Second week of Trump impeachment hearings could be make-or-break for Dems

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Democrats' pivotal week of Trump impeachment hearings kicks off, as contradictions in testimony surface
Beginning Tuesday morning, in a rush of five public hearings ahead of the Thanksgiving recess, eight witnesses -- including several who have provided inconsistent accounts of key events -- are set to testify over three days in what could be a make-or-break week in House Democrats' impeachment investigation.

Less than 24 hours before the proceedings were set to be gaveled in Tuesday at 9 a.m. ET, President Trump floated the idea of testifying, rather than tweeting, during the inquiry. A top Republican called for a last-minute postponement, citing secretive new developments behind closed doors. And, the Trump campaign has pointed out apparent inconsistencies in some witness testimony already on the record.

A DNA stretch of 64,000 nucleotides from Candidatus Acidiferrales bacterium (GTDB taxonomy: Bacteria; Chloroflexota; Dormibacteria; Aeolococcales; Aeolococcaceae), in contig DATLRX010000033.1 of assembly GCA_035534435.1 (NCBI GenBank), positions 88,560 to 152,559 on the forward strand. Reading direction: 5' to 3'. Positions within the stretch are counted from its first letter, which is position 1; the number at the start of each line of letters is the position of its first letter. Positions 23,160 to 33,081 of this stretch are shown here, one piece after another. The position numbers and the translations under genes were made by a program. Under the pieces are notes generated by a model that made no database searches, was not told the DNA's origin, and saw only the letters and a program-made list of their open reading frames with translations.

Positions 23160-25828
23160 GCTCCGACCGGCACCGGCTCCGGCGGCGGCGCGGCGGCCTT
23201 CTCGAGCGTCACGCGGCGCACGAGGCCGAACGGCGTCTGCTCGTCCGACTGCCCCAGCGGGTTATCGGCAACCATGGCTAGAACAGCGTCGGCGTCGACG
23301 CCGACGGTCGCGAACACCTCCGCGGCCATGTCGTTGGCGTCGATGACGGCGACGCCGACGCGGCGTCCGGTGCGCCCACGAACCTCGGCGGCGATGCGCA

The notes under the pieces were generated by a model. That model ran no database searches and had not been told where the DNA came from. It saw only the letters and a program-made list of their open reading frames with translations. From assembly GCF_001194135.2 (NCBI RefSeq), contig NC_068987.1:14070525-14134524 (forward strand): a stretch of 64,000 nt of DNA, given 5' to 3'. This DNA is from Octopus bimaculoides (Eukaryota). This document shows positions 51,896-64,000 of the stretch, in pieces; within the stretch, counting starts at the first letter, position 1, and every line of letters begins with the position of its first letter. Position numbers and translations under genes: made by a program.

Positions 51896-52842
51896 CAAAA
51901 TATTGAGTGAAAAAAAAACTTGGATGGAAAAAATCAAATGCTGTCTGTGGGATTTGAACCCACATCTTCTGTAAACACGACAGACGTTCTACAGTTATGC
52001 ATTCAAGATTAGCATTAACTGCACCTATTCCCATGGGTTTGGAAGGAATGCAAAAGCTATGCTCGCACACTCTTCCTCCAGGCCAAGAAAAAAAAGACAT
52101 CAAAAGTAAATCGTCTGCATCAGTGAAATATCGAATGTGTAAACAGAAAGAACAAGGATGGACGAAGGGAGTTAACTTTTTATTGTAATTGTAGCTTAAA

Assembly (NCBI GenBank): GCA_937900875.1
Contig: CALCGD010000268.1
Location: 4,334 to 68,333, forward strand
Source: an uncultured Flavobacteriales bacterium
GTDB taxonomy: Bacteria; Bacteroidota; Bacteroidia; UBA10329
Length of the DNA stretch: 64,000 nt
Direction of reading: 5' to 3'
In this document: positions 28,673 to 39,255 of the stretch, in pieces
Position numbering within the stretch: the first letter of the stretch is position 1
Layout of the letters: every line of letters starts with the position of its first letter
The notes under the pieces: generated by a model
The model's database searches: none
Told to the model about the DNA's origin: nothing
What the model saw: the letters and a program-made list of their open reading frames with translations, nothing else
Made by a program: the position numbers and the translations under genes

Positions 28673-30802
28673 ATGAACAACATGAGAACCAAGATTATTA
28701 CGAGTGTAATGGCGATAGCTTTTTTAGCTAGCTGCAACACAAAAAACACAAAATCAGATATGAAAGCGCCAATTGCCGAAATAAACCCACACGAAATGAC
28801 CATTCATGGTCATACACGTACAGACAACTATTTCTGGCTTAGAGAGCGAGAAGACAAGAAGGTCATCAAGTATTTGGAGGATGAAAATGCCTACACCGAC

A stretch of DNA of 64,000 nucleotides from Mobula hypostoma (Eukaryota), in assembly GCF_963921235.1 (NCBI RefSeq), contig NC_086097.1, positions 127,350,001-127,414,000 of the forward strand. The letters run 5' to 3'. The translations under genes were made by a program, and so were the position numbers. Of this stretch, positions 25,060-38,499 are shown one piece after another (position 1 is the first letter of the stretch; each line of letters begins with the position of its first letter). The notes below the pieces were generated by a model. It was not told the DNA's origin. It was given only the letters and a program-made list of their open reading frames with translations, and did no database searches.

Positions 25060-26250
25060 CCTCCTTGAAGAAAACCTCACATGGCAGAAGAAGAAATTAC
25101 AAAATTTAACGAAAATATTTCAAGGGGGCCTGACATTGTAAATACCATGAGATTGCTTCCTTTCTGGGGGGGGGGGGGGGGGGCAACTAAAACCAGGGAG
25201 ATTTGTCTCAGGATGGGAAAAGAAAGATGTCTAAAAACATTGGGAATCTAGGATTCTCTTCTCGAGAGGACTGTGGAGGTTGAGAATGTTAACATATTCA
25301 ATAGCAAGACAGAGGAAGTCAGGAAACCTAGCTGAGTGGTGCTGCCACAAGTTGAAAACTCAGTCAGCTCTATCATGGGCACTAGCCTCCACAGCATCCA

A key impeachment figure: Though he's not slated to testify until Wednesday, the key witness expected to come up throughout the week is Ambassador to the European Union Gordon Sondland, who repeatedly has frustrated Democrats' narrative by contradicting several other key witnesses in the probe.

Testifying Tuesday: Lt. Col. Alexander Vindman, a National Security Council official, is scheduled to testify Tuesday morning. He has testified behind closed doors that Sondland cited a discussion with White House Chief of Staff Mick Mulvaney when pushing Ukrainian officials to open the investigations that Trump wanted into the 2016 U.S. presidential election and into potential 2020 election opponent Joe Biden.

Former top national security adviser to President Donald Trump, Tim Morrison. (AP Photo/J. Scott Applewhite)

Former top national security adviser to President Donald Trump, Tim Morrison. (AP Photo/J. Scott Applewhite)